Knoxville, Tennessee

by Nikki Giovanni; ill. by Larry Johnson

Scholastic, 1994

38 pages

Just a few weeks ago, I watched Thomas Balmes’s documentary Babies with my husband and daughter. The film follows four babies “from first breath to first steps,” offering a mostly unadorned view into their daily lives.

The babies are from very different parts of the world: Ponijao is from the Namibian countryside, Bayar lives on the steppes of Mongolia, Mari is from Tokyo, and Hattie hails from San Francisco.

My daughter is fascinated by all things baby, so I expected her to enjoy the film, which she did (really, really did). What I didn’t expect was her thoughtful reaction to it.

In particular, she seemed keenly aware of the fact that Ponijao was quite happy without any of our everyday conveniences and luxuries—plumbing, electricity, furniture, even (oh, horrors!) television and toys.

Even more, the film seemed to affect her attitude toward such luxuries. Since watching it, she has been more careful with and appreciative of her toys, and I’ve seen a definite uptick in her ability (or maybe just her willingness) to enjoy everyday tasks and entertain herself.

Clearly, this film inspired her–and, like a true type-A mom, I’m now on the hunt for books to reinforce this new appreciation for simplicity.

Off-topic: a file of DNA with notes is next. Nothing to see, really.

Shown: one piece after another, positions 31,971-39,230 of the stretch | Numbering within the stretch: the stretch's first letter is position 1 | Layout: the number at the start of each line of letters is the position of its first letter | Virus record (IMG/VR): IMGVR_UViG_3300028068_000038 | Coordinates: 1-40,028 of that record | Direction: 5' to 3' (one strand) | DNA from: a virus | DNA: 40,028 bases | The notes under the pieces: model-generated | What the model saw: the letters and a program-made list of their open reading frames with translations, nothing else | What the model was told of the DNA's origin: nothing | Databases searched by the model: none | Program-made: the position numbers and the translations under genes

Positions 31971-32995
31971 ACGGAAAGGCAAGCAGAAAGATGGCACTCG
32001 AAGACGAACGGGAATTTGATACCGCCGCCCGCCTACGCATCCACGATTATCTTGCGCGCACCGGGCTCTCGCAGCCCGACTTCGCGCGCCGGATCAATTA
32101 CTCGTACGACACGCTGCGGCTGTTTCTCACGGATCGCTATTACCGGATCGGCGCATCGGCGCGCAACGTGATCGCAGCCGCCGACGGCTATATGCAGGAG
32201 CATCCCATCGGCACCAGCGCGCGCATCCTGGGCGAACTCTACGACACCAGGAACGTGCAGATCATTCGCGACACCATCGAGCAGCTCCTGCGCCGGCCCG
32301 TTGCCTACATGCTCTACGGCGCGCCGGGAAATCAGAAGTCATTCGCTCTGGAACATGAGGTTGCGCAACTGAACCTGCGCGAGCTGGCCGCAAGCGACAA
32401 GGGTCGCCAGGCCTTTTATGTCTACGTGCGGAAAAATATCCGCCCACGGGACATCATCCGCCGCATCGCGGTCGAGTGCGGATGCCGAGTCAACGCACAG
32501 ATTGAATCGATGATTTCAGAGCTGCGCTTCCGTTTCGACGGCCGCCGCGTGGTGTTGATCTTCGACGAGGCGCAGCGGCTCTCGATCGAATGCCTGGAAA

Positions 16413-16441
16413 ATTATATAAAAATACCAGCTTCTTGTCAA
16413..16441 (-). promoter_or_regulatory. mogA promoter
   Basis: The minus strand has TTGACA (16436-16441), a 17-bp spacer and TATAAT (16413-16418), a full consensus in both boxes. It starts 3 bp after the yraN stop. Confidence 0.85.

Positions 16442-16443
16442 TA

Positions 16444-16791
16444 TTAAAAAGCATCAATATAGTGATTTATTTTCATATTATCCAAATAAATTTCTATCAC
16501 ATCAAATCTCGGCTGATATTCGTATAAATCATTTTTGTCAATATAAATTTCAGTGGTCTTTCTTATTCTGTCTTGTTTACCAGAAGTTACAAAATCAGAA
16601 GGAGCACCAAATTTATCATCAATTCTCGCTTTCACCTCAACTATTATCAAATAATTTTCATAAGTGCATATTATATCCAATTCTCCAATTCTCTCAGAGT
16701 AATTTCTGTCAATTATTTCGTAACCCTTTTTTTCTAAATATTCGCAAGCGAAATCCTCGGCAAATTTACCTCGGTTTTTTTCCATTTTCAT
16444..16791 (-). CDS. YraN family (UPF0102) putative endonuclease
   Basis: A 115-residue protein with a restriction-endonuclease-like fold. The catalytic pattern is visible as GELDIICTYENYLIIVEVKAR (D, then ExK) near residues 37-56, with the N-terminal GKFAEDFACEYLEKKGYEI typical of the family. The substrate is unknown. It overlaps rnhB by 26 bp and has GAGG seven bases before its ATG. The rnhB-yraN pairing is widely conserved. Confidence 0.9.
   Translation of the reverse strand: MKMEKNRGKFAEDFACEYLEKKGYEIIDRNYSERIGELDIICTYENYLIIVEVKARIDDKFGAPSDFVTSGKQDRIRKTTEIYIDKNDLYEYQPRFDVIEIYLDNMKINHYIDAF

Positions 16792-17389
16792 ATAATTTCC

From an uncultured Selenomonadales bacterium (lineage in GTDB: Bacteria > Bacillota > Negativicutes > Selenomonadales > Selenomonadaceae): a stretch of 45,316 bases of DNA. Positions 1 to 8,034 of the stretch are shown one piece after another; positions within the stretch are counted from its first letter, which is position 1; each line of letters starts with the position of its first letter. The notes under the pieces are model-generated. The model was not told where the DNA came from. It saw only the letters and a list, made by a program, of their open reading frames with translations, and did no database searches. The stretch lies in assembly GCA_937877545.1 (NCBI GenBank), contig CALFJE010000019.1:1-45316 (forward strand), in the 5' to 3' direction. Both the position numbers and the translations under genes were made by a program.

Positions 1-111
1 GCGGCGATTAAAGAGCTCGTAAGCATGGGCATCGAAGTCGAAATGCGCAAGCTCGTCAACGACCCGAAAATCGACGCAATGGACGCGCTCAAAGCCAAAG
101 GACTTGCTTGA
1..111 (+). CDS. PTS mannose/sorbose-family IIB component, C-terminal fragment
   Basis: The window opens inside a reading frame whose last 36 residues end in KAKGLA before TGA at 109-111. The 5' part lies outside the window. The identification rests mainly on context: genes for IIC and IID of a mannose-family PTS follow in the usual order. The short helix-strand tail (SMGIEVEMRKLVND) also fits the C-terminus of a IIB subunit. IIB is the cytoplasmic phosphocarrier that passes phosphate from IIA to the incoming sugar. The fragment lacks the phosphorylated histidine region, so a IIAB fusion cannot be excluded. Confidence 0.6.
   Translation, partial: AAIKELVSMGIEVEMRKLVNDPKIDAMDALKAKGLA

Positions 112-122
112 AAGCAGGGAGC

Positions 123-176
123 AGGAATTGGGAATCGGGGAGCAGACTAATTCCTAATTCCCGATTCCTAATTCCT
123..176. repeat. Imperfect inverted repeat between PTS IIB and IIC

This is where Knoxville, Tennessee comes into the picture.

Written by famed poet Nikki Giovanni, the book is a celebration of her own childhood experiences in and around the title city, where she was born.

The book’s text is barely a dozen lines, just a young girl’s recitation of what she loves about spending summers in Knoxville.  She mentions food from her grandparents’ garden, walking barefoot through grass, and climbing into a warm bed at night, among other simple pleasures.

The text (not surprisingly) is lilting and evocative, and Larry Johnson’s full-page paintings are the perfect accompaniment.  I wouldn’t have thought it was possible to make oils look like watercolors, but Johnson has done it.  The result is a series of moving, vibrant paintings overlaid with an ethereal, dreamlike atmosphere.

I can feel the shimmery, sticky Tennessee heat; hear the church choir’s voices waving out to the picnickers; feel the coolness of each blade of grass on the soles of my feet.

In an age of constant advertising, social media, and licensed merchandise (even food!), this book reorients kids toward the pastimes children have enjoyed since time immemorial.  Good food, the outdoors, and the love of family.

I think it’s the perfect book to generate the kind of inspiration my daughter found in Babies: a new appreciation for the joys to be found in simple pleasures.

And I’m glad it’s a read-with-me book.  Because I certainly need that inspiration, too.

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